By Dave DeCamp
The US and Sweden have signed a Defense Cooperation Agreement (DCA) that will grant the US military access to bases across the Nordic country as Stockholm has abandoned its centuries-old policy of neutrality.
The Pentagon said the deal will allow “US forces to operate in Sweden, including the legal status of US military personnel, access to deployment areas (and) prepositioning of military materiel.”
Swedish Defense Minister Pal Jonson inked the pact with Secretary of Defense Lloyd Austin on Tuesday and said it “will create better conditions for Sweden to be able to receive support from the United States in the event of a war or crisis.”
The deal comes as Sweden is still waiting for Turkey and Hungary to approve its NATO bid. The US State Department said the DCA with Sweden will “apply seamlessly before and after Sweden’s accession to the NATO Status of Forces Agreement (SOFA).”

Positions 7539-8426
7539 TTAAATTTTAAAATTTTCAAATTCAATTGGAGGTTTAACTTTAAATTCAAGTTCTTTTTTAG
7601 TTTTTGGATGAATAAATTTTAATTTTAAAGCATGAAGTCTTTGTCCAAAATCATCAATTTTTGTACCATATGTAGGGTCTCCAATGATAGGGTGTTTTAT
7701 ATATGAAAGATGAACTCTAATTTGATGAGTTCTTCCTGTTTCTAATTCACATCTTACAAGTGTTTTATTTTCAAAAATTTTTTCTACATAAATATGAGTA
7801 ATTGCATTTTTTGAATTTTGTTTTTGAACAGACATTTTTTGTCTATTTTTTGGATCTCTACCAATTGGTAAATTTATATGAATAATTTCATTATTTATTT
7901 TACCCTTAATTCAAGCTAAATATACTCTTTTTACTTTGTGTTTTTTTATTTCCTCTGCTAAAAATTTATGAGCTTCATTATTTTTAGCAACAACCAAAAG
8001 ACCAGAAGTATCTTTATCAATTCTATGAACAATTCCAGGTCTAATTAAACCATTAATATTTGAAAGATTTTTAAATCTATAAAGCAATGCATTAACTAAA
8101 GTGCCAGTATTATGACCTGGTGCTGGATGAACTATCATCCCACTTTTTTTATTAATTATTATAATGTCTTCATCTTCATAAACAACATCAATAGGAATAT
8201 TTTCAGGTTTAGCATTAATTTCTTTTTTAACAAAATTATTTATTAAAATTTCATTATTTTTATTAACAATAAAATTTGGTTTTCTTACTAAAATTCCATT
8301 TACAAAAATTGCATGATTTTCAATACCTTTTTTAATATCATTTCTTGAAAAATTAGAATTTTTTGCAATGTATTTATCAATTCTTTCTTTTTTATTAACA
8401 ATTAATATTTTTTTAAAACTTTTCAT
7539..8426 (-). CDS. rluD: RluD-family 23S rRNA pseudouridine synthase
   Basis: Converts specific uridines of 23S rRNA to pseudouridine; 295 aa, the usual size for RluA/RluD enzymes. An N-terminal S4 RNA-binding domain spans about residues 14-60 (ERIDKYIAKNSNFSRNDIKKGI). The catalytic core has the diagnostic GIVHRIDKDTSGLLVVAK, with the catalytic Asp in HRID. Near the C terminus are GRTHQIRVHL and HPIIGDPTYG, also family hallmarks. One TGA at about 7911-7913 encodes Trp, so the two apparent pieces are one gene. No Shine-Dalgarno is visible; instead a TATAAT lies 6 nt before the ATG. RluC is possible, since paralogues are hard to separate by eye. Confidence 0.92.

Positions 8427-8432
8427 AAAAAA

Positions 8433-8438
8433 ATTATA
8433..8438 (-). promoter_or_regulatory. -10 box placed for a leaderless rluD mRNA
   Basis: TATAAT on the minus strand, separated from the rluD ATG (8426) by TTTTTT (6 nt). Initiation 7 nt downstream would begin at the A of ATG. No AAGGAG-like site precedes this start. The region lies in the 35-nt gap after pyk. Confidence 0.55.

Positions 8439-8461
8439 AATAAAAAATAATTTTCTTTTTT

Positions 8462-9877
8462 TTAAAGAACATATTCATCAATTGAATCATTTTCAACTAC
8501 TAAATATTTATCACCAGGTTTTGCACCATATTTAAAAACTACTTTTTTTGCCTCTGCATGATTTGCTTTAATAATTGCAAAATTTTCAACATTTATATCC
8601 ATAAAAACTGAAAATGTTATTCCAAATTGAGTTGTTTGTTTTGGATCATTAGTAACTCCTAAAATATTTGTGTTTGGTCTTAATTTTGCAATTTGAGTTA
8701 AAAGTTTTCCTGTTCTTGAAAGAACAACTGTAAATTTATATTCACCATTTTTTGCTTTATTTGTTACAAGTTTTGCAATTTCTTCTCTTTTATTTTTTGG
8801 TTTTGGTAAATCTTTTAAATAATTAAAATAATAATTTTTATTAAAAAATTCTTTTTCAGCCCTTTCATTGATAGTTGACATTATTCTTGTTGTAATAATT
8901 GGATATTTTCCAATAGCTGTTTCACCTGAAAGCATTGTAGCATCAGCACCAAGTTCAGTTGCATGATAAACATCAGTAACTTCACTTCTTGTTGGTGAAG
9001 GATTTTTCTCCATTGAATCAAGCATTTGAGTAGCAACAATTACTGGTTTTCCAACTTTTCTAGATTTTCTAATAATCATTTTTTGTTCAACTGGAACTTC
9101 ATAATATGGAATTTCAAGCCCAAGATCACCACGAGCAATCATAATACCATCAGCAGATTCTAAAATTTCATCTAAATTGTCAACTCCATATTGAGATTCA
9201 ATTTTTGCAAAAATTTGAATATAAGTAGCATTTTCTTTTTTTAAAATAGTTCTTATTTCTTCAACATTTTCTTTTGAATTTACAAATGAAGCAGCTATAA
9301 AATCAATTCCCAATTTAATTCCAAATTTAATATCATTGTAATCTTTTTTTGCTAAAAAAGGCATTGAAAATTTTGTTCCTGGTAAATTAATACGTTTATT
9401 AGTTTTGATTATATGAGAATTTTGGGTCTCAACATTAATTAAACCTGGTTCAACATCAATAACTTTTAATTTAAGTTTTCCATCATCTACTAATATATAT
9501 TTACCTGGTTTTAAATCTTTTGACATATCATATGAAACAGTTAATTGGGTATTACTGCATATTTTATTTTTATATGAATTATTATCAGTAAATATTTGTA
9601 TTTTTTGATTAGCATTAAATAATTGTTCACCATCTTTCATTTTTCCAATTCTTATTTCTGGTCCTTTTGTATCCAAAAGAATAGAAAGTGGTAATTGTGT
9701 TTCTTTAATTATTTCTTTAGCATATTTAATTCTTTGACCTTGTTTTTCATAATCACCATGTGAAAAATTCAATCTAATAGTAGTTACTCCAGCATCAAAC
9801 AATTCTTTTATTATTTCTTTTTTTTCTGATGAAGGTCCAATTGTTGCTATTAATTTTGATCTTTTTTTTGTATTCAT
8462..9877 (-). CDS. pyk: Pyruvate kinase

Sweden and Finland applied to join NATO together last year, but Turkey delayed the process over allegations that the Nordic countries supported the PKK, a Kurdish militant group Ankara, the EU, and the US consider a terrorist organization. Turkey’s main gripes were with Sweden, and the Turkish parliament approved Helsinki’s bid earlier this year while delaying Stockholm’s membership.
Turkish President Recep Tayyip Erdogan said on Wednesday that he expects the US to move forward on a major F-16 sale before his parliament ratifies Sweden’s membership. The deal has support from the Biden administration, but there’s been some opposition in Congress.
“As the president, I’ve done my part, but I have an expectation as well. The US should pass this [F-16 sales to Turkey] from its Congress, so that we can take these steps simultaneously,” Erdogan said.
Hungary has cited Swedish criticism of the Hungarian government of Prime Minister Viktor Orban for its delay in approving Stockholm’s NATO bid but is expected to ratify it once Turkey does.
Image: Anthony Freda Art
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